dnf config-manager --add-repo https://packages.enclave.io/rpm/enclave.repo

dnf install enclave -y --refresh

sudo enclave enrol ${enclave_key}

Then, we’ll bring this templated script into our terraform file. You can see that we’re specifying that the enclave_key variable should come from the enclave_enrolment_key.aws resource we defined above.

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data "template_file" "install_enclave_rpm" {
  template = file("scripts/rpm_install.sh.tpl")

  vars = {
    enclave_key = "${enclave_enrolment_key.aws.key}"
  }
}

The last bit of terraform to define is setting up your ec2 instance definition. This example uses an AMI provided by the team at Rocky Linux a distro that is bug-for-bug compatible with RHEL.

We specify our template file as user_data for the EC2 instance, which runs our script when the instance launches.

In order to connect to this system over SSH you will need an AWS Keypair you have access to, and then specify the name in the instance.

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data "aws_ami" "rocky_linux" {
  most_recent = true

  filter {
    name   = "name"
    values = ["Rocky-8-ec2-8.6-20220515.0.x86_64"]
  }

  filter {
    name   = "virtualization-type"
    values = ["hvm"]
  }

  owners = ["792107900819"]
}

resource "aws_instance" "rocky_server_1" {
  ami           = data.aws_ami.rocky_linux.id
  instance_type = "t2.micro"

  # Specify the name of a configured keypair in your AWS region.
  key_name = "<your-key-pair-name>"

  # If you set up a Managed NAT gateway for your AWS subnet, it
  # won't need a public IP address.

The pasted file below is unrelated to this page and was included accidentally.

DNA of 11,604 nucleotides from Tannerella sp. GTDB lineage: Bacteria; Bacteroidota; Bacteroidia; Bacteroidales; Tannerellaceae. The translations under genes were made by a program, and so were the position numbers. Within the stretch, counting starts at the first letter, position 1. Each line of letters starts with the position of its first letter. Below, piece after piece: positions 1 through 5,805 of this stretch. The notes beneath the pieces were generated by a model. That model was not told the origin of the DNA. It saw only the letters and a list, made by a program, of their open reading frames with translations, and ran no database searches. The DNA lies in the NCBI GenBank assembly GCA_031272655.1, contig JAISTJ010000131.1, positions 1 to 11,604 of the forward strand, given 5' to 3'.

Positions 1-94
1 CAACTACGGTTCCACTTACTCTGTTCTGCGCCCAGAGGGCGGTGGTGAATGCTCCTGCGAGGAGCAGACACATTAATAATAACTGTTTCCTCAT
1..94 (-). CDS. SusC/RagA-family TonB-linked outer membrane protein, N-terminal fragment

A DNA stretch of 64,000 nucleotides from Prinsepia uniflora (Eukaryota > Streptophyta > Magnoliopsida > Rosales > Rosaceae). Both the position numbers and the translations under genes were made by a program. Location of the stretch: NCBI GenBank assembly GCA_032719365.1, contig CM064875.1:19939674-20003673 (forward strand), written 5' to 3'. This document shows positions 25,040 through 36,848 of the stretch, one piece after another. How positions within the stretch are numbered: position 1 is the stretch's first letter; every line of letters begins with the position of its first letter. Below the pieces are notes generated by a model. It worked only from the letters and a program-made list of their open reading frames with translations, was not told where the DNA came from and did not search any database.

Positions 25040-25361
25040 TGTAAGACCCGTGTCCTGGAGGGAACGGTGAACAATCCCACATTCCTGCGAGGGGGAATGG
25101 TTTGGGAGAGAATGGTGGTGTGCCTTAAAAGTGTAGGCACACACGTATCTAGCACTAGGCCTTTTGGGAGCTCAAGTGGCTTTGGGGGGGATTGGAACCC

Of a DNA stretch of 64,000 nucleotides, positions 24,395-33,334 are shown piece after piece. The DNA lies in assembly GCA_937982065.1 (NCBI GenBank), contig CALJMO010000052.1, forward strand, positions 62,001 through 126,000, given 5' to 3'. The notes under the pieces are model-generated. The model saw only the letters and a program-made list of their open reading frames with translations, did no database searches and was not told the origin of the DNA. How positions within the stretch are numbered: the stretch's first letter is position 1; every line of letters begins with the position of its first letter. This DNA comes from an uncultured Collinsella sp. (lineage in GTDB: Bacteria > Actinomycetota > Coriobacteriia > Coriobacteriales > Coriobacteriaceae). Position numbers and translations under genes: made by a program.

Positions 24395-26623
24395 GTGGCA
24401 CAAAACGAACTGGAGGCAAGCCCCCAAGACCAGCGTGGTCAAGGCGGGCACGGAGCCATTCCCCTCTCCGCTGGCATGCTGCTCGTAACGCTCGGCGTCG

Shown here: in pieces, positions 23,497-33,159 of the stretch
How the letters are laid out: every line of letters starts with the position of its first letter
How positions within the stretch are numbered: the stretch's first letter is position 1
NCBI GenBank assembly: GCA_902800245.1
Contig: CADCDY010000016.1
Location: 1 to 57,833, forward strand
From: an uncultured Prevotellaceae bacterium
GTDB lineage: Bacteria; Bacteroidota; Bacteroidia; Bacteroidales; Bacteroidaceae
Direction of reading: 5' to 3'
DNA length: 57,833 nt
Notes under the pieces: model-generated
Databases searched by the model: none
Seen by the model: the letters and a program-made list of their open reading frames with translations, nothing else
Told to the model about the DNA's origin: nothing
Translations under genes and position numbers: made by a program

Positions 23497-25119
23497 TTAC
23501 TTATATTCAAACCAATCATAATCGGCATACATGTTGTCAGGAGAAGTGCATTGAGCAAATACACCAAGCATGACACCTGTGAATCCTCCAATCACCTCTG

# associate_public_ip_address = "false"

  user_data     = data.template_file.install_enclave_rpm.rendered
  tags = {
    Name = "TerraformTestInstance1"
  }
}

Finally, tag your local Enclave system with the developer tag, and run terraform apply.

Once EC2 has finished setting up the instance (it can take a minute or two), you should automatically get SSH connectivity to the EC2 system, but without that system being visible to anyone else on the internet!

Closing

We’d love to hear from you on how you use Enclave with Terraform and if you have any comments, suggestions or issues we’d love to hear from you over on the provider’s github repository!

One last little tidbit, as part of this work we’ve also released a Go Module for our Enclave Api which can be found here.

Ready to learn more?

Try Enclave for Free

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  • Introduce a zero-trust network access model.
  • Avoid ACLs and VPNs to secure network access.
  • Leverage your firewalls to darken your network.
  • Protect against discovery, targeting and attack.
After completing this form, a member of our team will contact you to arrange a short product demo at a time of your choosing.

Request a Demo

Connect all of your computers, servers, cloud instances and containers across any infrastructure with secure private networks that just work. We'll show you how to use Enclave to:
  • Introduce a zero-trust network access model.
  • Avoid ACLs and VPNs to secure network access.
  • Leverage your firewalls to darken your network.
  • Protect against discovery, targeting and attack.
After completing this form, a member of our team will contact you to arrange a short product demo at a time of your choosing.